We only stayed in this room about 45 minutes, and then we went out where the men were, and it was decided that we would stay for lunch...which hadn't been cooked yet.

That's for another story.

Thursday, September 22, 2016

Every Good Party Starts with Chocolate

You can tell when something big is about to happen because people usually start to prepare for it.

Think about the "preparation" for Christmas that starts in November.

Think of all the charcoal, fireworks, burgers, and chips that get purchased before the 4th of July.

The same thing happens here.

Kylie gets out her shiny shoes.

The mall hangs hundreds of balloons.

This is a bad picture, but I was trying to show you the truck in front of us is full of sheep headed to slaughter.  (see the wool in the sun?)

People all over town, washed their carpets and hung them out to dry.

This was the second day of carpets hung over our wall.  Our neighbors used our wall, knowing we wouldn't be doing any "preparations."

And don't pay any attention to our broken air conditioner on the porch, please.

My neighbor also told me that she and her husband were fasting nine days before the holiday.

So, what was my family doing to prepare?

Buying chocolate (and praying).

Just like the last holiday, Doug got outside early with his bowl of chocolate and greeted all the men on the street who were walking around getting...chocolate.

This is the neighbor boy.  Check out his outfit!!

See what this gentleman is doing?  He has his hand to his head, and he is saying "Head Eyes" in his language.  That is how you say "thank you" and show respect.

This is our landlord's brother.  If I had to pick a favorite on the street, it would be him.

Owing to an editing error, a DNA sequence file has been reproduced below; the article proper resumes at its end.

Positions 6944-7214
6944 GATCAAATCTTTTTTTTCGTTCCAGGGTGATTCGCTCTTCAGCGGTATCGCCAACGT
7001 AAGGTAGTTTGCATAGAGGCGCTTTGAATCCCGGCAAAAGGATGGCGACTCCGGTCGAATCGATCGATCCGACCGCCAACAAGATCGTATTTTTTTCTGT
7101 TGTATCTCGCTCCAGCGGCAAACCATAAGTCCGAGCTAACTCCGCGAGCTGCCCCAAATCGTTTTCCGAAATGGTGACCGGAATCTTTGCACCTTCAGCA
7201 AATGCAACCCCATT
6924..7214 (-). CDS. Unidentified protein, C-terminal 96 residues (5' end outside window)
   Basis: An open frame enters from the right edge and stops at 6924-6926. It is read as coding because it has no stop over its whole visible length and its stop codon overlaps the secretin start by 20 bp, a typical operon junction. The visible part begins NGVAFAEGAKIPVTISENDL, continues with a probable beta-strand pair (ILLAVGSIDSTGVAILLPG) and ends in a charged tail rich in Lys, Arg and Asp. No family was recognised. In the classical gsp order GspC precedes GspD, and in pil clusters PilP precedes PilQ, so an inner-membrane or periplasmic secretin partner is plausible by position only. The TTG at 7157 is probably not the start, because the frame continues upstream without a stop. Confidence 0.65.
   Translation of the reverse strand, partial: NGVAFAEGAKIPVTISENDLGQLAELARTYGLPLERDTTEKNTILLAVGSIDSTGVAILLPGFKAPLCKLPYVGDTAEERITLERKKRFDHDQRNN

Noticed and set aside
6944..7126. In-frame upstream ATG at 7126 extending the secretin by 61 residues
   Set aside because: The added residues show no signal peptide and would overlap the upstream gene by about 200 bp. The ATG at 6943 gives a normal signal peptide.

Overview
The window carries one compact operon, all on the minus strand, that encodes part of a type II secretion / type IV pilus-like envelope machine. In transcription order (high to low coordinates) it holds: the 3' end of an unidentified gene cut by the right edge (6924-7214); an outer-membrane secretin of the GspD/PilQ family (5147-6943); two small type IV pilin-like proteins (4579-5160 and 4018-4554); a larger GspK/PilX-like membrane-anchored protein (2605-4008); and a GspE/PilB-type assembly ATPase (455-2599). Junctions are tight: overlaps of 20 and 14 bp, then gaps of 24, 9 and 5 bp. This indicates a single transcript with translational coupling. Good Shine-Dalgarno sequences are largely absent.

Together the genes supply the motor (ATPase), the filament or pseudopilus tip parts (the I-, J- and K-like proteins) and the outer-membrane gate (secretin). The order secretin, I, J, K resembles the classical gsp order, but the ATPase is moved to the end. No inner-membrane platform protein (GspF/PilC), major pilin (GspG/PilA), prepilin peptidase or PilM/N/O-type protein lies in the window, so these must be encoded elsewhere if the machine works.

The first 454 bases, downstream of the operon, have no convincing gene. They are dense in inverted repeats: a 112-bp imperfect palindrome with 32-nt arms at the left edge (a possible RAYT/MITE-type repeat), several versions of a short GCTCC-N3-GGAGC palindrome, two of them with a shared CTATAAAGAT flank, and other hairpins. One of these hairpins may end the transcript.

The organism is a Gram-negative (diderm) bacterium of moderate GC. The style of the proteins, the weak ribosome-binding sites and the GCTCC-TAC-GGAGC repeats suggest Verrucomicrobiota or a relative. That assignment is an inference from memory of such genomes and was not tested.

And Doug is still handing out chocolate.

One time, a huge group of men came by and emptied his bowl so he had to come in for a refill.

This time of the day, women are not outside, so I was sneaking pictures from the second floor window.

Shhh!  Don't tell anyone.

This man is also saying "Head Eyes," but he's putting his hand to his heart, which is acceptable as well.

The boys are all in their new clothes

But let's not leave the girls out.

Here they are.  New clothes.  Purses.  Hair down.  Ready to go.

But, where are they going?

Probably to find more chocolate!

Wednesday, September 21, 2016

Feast of Sacrifice

As I mentioned last week, Muslims all over the world celebrated Eid al-Adha, the Feast of Sacrifice.  It is one of their holiest celebrations all year.  The holiday lasted all week.

Nothing was open.

Men took off work.

There was no school.

People spent time with family.

And families made trips together to have an animal sacrificed.

I took some pictures from a news website so I could show you different ways people celebrate Eid.

I think I told you that I read somewhere that over 100 million animals were slaughtered during the holiday.  Cows, sheep, goat, rams, even camels.

It's customary here to give some of your meat to neighbors if you sacrifice a bigger animal.